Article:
All photos by Jim Wilson.
If the purpose of the first race of the year is to absolutely smack you in the brain with reality, then Black Hills achieved its purpose for me. I think I'm not alone in having received this bit of an ass-whooping. (And yes, my brain and ass are pretty much the same thing sometimes.)
Reality, in this case, being that bike racing isn't easy. I can't just float off the front with a national time trial champion just yet and expect to hold my own. Most of us, unless we are a certain Kenda pro, Joe Dombrowski, or Josh Frick, can't expect to win on strength alone.
Essentially, this is crushing and humiliating. To me, it's especially a bummer after my first off-season of reasonably dedicated training. It's also kind of gratifying, though, isn't it? Because bike racing is supposed to be hard as hell, a sport fit for the few at the edge, assassins born of freak chemical accidents and genetic mutations. We didn't go to Black Hills to don tweed and promenade.
The hill proved harder than we thought it would be. It proved harder than I thought it would be, even after I'd ridden it backwards.
Anyhow, I decided to attack two laps in. Right on my wheel was some DC Velo guy with a nice 'fro. We really killed it for a lap. I was on the edge. What for me had started as a nonchalant move had become a manic attack. I thought, "nice, get out of sight, then ease up." I'd never ridden with DC Velo before, and I'm trading pulls. The second lap off, I take a pull on the downhill, and when he swings around me on the climb, I realize I may not be able to hold his wheel. I also realize we're only four laps in. He's gone, and I'm drifting back to the peleton.
I tried a few attacks later, but I was toast. DC Velo did a nice job of controlling the rest of the race.
I later learned that the Afroed gentleman was Josh Frick. I will remember that.
Minutes after the finish of the 35+ I'm lying on the grass, and I wonder if Jose Nunez missed the start and is trying to catch on, or he's really that far off the front on the first lap.
And is he really climbing that fast?
Unfortunately, the pace of the peleton picked up, and after a while, the gap closed.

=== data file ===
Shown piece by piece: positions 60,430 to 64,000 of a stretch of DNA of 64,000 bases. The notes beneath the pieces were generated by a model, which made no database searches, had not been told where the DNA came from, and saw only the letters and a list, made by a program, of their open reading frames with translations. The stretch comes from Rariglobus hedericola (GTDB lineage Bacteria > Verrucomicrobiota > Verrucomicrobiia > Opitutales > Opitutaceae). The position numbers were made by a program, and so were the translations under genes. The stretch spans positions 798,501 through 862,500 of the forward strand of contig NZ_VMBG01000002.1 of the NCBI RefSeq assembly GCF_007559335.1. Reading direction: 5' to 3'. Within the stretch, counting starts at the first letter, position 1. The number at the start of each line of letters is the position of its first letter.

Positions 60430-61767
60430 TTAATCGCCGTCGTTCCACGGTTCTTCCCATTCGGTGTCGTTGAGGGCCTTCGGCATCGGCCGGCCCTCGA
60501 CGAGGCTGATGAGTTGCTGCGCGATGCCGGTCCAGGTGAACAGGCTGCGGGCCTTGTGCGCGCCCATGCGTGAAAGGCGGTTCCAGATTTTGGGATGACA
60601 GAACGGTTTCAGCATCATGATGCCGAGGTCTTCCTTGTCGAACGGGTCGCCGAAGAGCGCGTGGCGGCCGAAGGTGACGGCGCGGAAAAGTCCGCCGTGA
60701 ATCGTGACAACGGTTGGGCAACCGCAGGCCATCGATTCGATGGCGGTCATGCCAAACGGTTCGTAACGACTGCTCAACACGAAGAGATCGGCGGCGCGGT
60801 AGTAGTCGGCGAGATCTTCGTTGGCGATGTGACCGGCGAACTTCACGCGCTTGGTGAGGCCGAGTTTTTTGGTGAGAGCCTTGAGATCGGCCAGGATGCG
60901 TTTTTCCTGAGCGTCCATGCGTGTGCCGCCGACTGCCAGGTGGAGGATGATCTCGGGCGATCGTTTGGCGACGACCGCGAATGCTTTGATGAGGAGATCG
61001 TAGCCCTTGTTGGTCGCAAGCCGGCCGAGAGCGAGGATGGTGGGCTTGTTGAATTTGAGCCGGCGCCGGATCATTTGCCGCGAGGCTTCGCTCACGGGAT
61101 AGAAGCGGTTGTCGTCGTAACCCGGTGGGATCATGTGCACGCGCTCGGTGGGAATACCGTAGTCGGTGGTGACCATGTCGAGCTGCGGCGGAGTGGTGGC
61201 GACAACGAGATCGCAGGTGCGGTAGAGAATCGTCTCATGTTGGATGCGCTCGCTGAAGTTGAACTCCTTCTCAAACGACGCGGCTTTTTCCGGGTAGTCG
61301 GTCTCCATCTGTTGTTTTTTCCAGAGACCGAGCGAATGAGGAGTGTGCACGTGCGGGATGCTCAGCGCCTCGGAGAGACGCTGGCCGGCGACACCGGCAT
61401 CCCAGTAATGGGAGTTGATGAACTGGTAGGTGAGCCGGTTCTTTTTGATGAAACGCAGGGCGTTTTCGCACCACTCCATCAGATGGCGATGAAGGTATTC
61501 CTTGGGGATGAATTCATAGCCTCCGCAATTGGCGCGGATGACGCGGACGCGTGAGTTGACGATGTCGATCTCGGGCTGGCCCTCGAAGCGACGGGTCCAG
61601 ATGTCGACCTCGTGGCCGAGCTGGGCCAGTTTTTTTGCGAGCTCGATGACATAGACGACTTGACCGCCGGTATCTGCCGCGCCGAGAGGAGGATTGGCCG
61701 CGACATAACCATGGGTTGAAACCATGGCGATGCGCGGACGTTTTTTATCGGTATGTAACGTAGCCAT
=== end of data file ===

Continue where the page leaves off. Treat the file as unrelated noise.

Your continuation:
I was glad to see my old teammate Sexy Tony bridge to a small group and take second in the end. It was a powerful move, and I was glad to see him rewarded for it.
Also glad to see Jose taking the crit yesterday down in Richmond.
Here there was plenty of intimidation: two pros, several NRC caliber riders (including Mr. Frick, again), and the memory of my struggles in the first race. I decided to sit in and hang.
I did not see the Kenda rider, Phil, go. I didn't see him take Evan Fader with him. I heard that the two built a large gap, then Phil built an even larger gap. Apparently, he almost lapped us. Fantastic.
I did see Joe Dombrowski go with two NCVC riders, Paul Mica and Rob Sheffield. Hats off to Paul and Rob for sticking with a world-class rider.
My teammate, Brian Sacawa, joined a chase group which stayed away. Brian managed sixth, an impressive result.
After the masses of departing riders off the front, teammates settled in at the front, and the pace was tranquilo, actually much more manageable than the Masters' race.
I sat in on one DC Velo move toward the end, Win Elliot, I think. Tom Blonkowski of NCVC was also in the move, along with DJ Brew. I apologize, fellas--I was absolutely worthless.
I didn't see a single crash, the weather was beautiful, the organization was perfect, and I got to see a lot of old friends--what more could I ask for? Thanks, Bike Doctor, for putting on a great race.
(My thanks in particular to Pete Warner, who spent the whole day road guarding and personally escorted my vehicle to its parking spot. Next time, Pete, ya gotta get some Cat 5 dude to do the job during the race.)